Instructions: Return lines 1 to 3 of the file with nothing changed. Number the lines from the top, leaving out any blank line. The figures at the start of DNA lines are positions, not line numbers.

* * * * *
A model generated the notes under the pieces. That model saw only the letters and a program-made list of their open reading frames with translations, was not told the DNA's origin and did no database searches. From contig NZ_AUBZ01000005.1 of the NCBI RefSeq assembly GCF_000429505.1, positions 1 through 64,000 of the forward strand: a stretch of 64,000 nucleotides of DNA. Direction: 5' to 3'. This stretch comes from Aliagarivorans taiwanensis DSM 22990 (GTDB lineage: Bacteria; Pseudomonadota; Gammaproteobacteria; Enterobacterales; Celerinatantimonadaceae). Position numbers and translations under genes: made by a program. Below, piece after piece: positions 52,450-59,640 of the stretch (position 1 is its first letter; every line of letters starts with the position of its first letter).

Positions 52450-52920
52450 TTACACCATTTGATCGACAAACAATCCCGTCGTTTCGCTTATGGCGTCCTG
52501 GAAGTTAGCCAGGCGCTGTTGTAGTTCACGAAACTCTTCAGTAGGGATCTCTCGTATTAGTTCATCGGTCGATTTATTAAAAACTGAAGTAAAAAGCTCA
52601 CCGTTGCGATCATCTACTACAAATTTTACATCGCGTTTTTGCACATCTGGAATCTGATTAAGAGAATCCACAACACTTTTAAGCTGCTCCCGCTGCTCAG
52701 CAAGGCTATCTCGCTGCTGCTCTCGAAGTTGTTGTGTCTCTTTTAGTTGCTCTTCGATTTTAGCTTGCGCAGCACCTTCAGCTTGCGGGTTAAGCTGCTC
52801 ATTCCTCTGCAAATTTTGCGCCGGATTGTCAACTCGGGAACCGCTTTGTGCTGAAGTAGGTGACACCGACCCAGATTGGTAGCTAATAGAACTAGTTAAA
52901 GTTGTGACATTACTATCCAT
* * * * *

A model generated the notes under the pieces. That model saw only the letters and a program-made list of their open reading frames with translations, was not told the DNA's origin and did no database searches. From contig NZ_AUBZ01000005.1 of the NCBI RefSeq assembly GCF_000429505.1, positions 1 through 64,000 of the forward strand: a stretch of 64,000 nucleotides of DNA. Direction: 5' to 3'. This stretch comes from Aliagarivorans taiwanensis DSM 22990 (GTDB lineage: Bacteria; Pseudomonadota; Gammaproteobacteria; Enterobacterales; Celerinatantimonadaceae). Position numbers and translations under genes: made by a program. Below, piece after piece: positions 52,450-59,640 of the stretch (position 1 is its first letter; every line of letters starts with the position of its first letter).

Positions 52450-52920
52450 TTACACCATTTGATCGACAAACAATCCCGTCGTTTCGCTTATGGCGTCCTG